Developer TT is at it again, this time returning to the Marvel universe for another entry in its long-running LEGO video game franchise. Unlike 2013's LEGO Marvel Super Heroes, which featured an original story, TT is adapting the Marvel Cinematic Universe for this title ... sort of.
In LEGO Marvel's Avengers, players will play through the events of Avengers and Avengers: Age of Ultron, as well as select moments from other Marvel films, like Thor: The Dark World, Captain America: the First Avenger, Captain America: the Winter Soldier and Iron Man 3. Where the "sort of" comes in is that, while the game's campaign levels all pull from the Marvel Cinematic Universe, the vast majority of the game's unlockable characters and side-quests all come straight from the comics.
The focus on Marvel's comic characters proves to be the game's saving grace. With 17 games and counting in the franchise, TT's LEGO video game formula is about as tried and true as they come. If you've played a LEGO game in the past six years, you know what to expect here: you punch your way through bad guys, use character skills to solve puzzles and laugh at TT's signature brand of LEGO humor. It all works well enough, but there is a very definite feel of "been here, done that" to the entire experience that will turn some players off.
There are, however, a few enhancements that make LEGO Marvel's Avengers an improvement over the developer's earlier LEGO titles. Combat consists of mashing the attack buttons to smash apart LEGO foes, but players can press B on Xbox (or O, if you're on PlayStation) to perform a stylish signature move that adds some much-needed visual flourish to the moment-to-moment combat encounters.
Brand new to LEGO Marvel's Avengers are tag-team combo attacks between characters that pack a huge punch, capable of wiping out multiple enemies at once. It's fun to mix and match characters to see what their combo attack is. Use Iron Man and Captain America together, for example, and watch as Cap bounces Iron Man's repulsor beams off his shield to take out surrounding bad guys.
It's definitely cool, and it's during these moments when LEGO Marvel's Avengers is at its best. Finding obscure Marvel characters, teaming them up with more obscure heroes for crazy co-op attacks and roaming the open-world New York City is a certain kind of comic book nerd wish fulfillment that is hard to find in any other game. Squirrel Girl with Devil Dinosaur? That kid from Iron Man 3 plus Fin Fang Foom? The possibilities feel nearly endless. The characters from shows like Agents of S.H.I.E.L.D. and Agent Carter also get plenty of love. Couple in the fact that you can make your own custom superhero using all the various parts of other characters in the game, and you have a comic book playground that will bring a smile to almost any superhero fan's face.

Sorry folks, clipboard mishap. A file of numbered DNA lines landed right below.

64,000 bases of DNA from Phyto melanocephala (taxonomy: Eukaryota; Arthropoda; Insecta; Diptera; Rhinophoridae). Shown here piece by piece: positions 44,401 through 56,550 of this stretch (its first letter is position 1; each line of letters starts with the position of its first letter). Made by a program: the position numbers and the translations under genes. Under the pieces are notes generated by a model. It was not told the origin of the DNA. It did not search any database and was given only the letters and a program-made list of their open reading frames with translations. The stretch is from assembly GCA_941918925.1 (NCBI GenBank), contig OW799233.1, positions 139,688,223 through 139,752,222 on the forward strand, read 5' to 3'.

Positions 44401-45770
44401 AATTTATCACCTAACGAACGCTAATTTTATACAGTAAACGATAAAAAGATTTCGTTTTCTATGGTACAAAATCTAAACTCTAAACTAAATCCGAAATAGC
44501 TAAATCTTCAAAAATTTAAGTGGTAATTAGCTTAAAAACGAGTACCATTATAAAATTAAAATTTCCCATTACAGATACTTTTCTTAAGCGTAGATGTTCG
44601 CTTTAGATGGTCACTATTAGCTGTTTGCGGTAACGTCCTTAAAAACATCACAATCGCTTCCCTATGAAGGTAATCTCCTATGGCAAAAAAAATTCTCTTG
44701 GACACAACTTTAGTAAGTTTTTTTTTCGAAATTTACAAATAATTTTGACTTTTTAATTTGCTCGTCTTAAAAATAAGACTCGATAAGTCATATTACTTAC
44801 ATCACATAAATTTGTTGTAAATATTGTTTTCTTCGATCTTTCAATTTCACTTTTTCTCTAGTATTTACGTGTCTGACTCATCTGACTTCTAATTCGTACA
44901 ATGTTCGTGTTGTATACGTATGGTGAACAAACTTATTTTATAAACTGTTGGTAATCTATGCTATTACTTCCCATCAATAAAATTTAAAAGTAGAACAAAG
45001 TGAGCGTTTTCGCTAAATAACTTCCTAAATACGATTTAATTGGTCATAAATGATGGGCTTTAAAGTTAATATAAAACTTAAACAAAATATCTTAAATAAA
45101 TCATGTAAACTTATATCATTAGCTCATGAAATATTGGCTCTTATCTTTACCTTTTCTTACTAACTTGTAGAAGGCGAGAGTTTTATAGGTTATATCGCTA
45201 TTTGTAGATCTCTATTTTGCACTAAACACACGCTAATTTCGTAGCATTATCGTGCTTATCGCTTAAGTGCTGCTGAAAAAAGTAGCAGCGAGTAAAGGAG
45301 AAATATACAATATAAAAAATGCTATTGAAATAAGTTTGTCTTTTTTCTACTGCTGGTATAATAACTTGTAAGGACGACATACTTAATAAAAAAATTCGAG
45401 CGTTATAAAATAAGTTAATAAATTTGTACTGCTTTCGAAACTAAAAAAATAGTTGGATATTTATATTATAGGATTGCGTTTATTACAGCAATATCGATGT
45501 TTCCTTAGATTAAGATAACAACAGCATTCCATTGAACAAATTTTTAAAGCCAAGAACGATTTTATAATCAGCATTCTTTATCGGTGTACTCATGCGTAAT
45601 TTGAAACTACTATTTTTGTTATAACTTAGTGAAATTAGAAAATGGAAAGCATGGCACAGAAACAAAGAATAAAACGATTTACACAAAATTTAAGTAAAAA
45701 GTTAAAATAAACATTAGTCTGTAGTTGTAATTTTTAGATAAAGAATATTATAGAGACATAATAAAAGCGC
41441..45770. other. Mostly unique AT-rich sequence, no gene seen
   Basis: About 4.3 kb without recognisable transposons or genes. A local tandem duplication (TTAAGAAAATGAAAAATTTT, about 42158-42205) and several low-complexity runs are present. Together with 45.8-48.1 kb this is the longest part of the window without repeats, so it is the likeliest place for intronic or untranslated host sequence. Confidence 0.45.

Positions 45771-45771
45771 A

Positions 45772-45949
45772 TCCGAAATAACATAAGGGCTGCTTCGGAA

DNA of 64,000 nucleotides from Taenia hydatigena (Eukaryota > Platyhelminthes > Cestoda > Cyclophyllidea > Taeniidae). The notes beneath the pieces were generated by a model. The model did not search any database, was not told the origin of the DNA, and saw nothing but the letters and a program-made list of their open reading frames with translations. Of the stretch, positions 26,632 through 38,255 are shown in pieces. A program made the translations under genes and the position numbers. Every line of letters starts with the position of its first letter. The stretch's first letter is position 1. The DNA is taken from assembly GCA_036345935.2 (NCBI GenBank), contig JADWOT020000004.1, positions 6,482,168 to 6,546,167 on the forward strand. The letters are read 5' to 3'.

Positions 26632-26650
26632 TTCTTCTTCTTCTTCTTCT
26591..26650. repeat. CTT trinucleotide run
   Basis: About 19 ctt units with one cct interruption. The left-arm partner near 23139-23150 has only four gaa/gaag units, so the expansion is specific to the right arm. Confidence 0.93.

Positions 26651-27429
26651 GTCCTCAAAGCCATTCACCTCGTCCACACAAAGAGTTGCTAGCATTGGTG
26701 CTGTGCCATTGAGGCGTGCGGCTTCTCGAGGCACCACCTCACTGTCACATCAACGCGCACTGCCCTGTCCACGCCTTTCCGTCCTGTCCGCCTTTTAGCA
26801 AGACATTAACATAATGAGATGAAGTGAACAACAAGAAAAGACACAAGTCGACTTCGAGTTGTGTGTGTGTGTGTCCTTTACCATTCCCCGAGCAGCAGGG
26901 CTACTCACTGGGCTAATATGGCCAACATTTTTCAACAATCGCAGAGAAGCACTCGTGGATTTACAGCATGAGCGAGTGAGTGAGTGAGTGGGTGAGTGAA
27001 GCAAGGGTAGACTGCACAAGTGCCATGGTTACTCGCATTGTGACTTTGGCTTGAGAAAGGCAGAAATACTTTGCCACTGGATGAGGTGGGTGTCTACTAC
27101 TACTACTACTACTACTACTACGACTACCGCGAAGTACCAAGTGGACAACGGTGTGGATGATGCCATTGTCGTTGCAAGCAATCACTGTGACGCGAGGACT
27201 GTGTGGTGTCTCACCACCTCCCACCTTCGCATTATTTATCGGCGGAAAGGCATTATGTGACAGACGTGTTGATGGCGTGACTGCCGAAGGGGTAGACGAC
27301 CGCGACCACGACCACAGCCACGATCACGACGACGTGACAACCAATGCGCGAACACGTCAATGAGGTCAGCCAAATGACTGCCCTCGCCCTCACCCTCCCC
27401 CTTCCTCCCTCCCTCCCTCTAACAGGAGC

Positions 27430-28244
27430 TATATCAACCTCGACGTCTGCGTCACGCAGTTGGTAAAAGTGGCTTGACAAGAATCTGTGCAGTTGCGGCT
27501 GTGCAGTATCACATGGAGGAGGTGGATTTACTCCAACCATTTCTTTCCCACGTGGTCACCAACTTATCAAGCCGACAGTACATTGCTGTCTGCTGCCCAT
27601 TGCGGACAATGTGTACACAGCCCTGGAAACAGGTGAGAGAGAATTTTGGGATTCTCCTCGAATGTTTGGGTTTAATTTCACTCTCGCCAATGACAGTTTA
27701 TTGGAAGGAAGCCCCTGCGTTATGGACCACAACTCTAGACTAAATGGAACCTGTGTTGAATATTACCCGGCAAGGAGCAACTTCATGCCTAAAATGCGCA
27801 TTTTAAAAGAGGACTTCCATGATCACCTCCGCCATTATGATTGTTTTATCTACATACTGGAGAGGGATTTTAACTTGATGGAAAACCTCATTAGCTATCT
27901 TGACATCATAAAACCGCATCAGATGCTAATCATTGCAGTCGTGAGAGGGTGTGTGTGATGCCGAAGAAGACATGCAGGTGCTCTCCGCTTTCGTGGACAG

While some of these characters are unlocked from playing the game's campaign levels, the vast majority are found in the game's open-world locations. In addition to New York City (the largest area in the game), players can also explore the Burton family farm from Age of Ultron, South Africa, the S.H.I.E.L.D. helicarrier, Washington D.C., Sakovia and more. Playing through the game's levels takes roughly 10 or so hours, but you'll spend many more running around the open-world environments solving puzzles to unlock Gold Bricks and finding characters.
If you played LEGO Marvel Superheroes, you'll find the New York City area in LEGO Marvel's Avengers to be mostly the same, albeit with new content to keep you occupied. Many characters have humorous side-quests that must be completed before they can be unlocked, and if you're not doing that, there are random crimes to stop, along with other activities. The game isn't lacking in the content department by any means. The New York City mini-map is absolutely littered with things to do, so much in fact that the map is almost rendered useless. If TT is to continue crafting giant open-world areas in their games, an actual world map seems like a necessity.
Even with so much to do, it's hard to shake the feeling that there simply aren't enough new gameplay elements to keep older players entertained. Kids and big-time Marvel movie and comic fans will still find aspects to enjoy, though. The game looks great (I played on Xbox One), the musical score from The Avengers keeps the action feeling epic and TT's humor still mostly sticks the landing, with the team taking the dialog from the films and having some fun with it during the campaign levels. Running gags are used heavily (who knew Nick Fury loved strawberry milkshakes?). If a line from the films is a figure of speech, expect it to be taken very literally in-game, often with hilarious results.
TT's writing team gets to flex its creative muscles even further when it comes to the dialog for the open-world portions of the game. Maria Hill and Agent Coulson, whose respective actors must have had a blast while recording all the new dialog for the game, will routinely chime in while you're free-roaming. The side quest writing is spot on as well, with direct references to various comics, movies and shows from which all these characters hail, with a splash of TT humor added in for good measure, of course.
If you're a huge fan of Marvel movies, comics and characters, LEGO Marvel's Avengers is worth checking out just to indulge in the wall-to-wall fan service. It's as solid a LEGO game as there has ever been, but if you think the LEGO game formula is starting to grow old, TT's latest, unfortunately, isn't going to change your mind.